Gender is rarely taken into account in analyses of the distribution of wealth, and the evidence on women’s ownership of wealth is surprisingly scarce. It is important to examine the distribution of wealth by gender because gender is one important dimension along which inequality exists. In addition, women and men may use their wealth, and the income that it generates, differently and this may have consequences for household well-being and the larger society. Wealth also is related to power – both economic and political power – and asset ownership is related to increased empowerment and well-being.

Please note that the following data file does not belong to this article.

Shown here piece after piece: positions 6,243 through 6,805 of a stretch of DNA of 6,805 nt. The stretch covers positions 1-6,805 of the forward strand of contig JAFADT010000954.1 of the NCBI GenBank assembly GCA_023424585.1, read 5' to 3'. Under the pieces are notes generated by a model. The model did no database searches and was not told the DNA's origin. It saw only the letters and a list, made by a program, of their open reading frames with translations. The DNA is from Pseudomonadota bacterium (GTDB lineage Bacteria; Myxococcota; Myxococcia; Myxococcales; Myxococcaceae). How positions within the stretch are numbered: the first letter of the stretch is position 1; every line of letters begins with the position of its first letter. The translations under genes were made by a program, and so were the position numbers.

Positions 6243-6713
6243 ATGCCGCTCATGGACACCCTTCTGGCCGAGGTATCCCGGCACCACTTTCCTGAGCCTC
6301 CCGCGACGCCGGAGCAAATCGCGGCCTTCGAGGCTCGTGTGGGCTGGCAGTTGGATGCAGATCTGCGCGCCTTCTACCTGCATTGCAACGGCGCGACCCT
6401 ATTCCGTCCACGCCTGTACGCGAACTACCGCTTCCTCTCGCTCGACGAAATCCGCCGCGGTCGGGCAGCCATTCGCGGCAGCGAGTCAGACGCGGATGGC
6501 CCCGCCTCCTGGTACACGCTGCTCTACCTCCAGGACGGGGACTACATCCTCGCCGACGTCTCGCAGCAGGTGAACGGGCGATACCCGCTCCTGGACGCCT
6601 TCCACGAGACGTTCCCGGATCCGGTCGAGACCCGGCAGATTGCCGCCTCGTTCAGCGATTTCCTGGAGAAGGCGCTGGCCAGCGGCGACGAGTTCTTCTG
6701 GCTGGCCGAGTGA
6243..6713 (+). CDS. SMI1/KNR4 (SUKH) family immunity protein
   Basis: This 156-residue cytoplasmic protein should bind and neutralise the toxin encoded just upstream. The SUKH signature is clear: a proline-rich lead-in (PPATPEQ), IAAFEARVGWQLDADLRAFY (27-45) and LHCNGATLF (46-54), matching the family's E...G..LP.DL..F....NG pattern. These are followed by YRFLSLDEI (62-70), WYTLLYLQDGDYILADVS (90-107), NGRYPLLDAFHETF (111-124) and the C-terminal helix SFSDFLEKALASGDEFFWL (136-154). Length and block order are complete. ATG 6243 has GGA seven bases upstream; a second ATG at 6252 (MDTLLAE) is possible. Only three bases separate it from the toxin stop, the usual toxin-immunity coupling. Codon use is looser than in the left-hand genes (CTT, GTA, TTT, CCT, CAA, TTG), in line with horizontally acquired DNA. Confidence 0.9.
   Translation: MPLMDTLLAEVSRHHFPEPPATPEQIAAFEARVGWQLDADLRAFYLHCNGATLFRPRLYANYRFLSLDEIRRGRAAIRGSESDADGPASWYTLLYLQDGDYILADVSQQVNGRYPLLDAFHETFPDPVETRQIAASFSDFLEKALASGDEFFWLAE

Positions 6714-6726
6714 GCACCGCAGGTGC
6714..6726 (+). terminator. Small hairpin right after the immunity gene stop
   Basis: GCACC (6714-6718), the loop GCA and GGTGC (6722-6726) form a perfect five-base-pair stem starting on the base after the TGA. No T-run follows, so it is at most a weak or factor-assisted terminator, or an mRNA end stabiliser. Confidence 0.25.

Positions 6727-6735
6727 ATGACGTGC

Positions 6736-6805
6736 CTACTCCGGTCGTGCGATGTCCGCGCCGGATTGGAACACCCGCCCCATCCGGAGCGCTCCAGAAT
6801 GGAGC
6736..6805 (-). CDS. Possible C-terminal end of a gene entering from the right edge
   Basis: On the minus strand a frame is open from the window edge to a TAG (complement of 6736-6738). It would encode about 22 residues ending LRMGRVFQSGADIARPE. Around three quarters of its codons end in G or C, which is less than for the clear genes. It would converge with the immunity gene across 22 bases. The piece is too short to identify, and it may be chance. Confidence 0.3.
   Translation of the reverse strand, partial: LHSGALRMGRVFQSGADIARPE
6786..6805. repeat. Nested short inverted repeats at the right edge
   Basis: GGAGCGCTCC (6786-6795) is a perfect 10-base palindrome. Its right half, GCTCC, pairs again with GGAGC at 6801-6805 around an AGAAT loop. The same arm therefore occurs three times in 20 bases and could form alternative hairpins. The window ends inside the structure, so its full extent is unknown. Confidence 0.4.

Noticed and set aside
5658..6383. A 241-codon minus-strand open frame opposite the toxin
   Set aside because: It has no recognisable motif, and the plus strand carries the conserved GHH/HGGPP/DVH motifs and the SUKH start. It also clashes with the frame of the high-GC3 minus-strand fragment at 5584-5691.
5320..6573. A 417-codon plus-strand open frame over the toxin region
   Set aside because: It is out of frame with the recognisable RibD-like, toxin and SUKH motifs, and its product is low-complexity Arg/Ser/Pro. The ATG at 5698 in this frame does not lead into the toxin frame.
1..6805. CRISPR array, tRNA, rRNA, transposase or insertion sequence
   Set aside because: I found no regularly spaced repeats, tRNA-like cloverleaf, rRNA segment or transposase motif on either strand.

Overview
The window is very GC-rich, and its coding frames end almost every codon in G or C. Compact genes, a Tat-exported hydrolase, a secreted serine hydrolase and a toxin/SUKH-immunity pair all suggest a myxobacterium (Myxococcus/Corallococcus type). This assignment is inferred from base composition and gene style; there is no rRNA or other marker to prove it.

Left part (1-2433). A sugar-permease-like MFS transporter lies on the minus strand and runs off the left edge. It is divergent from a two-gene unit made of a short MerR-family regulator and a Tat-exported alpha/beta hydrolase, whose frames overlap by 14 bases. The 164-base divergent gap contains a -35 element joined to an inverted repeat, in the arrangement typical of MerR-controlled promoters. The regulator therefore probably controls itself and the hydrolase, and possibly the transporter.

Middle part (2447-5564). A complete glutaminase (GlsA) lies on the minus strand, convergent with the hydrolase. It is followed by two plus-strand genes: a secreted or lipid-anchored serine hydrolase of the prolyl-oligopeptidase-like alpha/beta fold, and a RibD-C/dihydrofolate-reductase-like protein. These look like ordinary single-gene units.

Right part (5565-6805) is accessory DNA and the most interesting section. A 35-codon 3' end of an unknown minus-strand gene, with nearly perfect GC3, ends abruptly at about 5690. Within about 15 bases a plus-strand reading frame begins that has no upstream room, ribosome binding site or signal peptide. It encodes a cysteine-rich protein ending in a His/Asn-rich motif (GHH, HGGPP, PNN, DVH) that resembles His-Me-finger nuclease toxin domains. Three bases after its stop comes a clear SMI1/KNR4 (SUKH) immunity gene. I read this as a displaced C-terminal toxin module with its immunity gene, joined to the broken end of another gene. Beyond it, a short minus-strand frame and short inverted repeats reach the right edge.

This collection focuses on documenting the gender distribution of wealth and addressing how and why it matters within a variety of geographical contexts. Including historical, comparative, analytical, and policy-oriented work, the essays:
- conceptualize how we think about and measure asset ownership
- analyze wealth as a measure of bargaining power within households
- examine different marital regimes and their implications for the dynamic of wealth accumulation
- take into account differences of race, ethnicity, and social class
- consider the role of the state in reducing inequalities in wealth and assets by gender and class.
This book was previously published as a special issue of Feminist Economics.